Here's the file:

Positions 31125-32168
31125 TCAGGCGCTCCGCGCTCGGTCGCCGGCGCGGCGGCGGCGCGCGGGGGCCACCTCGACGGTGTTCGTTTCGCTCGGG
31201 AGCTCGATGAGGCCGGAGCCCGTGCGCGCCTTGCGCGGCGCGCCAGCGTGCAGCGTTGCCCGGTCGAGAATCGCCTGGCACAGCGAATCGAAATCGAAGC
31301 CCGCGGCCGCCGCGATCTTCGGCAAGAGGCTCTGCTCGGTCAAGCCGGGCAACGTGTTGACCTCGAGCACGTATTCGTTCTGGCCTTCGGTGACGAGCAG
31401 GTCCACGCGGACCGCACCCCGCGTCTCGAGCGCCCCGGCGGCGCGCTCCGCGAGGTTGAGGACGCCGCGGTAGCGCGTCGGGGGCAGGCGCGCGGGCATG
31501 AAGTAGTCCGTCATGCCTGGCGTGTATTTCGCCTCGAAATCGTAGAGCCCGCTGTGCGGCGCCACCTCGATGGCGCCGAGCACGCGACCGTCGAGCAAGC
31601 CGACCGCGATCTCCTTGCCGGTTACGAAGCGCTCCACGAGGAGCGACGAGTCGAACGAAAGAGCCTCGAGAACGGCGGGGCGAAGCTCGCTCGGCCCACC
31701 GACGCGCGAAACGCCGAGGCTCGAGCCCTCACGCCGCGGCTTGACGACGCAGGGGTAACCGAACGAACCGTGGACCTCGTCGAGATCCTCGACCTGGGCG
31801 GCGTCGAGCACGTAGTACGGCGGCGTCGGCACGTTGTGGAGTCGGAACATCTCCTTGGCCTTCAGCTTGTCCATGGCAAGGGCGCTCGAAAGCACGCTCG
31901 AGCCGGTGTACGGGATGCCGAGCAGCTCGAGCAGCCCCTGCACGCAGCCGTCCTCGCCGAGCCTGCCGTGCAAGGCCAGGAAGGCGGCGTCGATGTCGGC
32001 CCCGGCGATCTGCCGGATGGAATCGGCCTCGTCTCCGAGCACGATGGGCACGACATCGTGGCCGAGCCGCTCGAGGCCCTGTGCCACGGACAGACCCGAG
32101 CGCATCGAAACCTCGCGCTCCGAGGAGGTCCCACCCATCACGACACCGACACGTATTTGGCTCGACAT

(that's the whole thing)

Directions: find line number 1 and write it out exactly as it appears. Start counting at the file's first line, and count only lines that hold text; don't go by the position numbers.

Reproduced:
Positions 31125-32168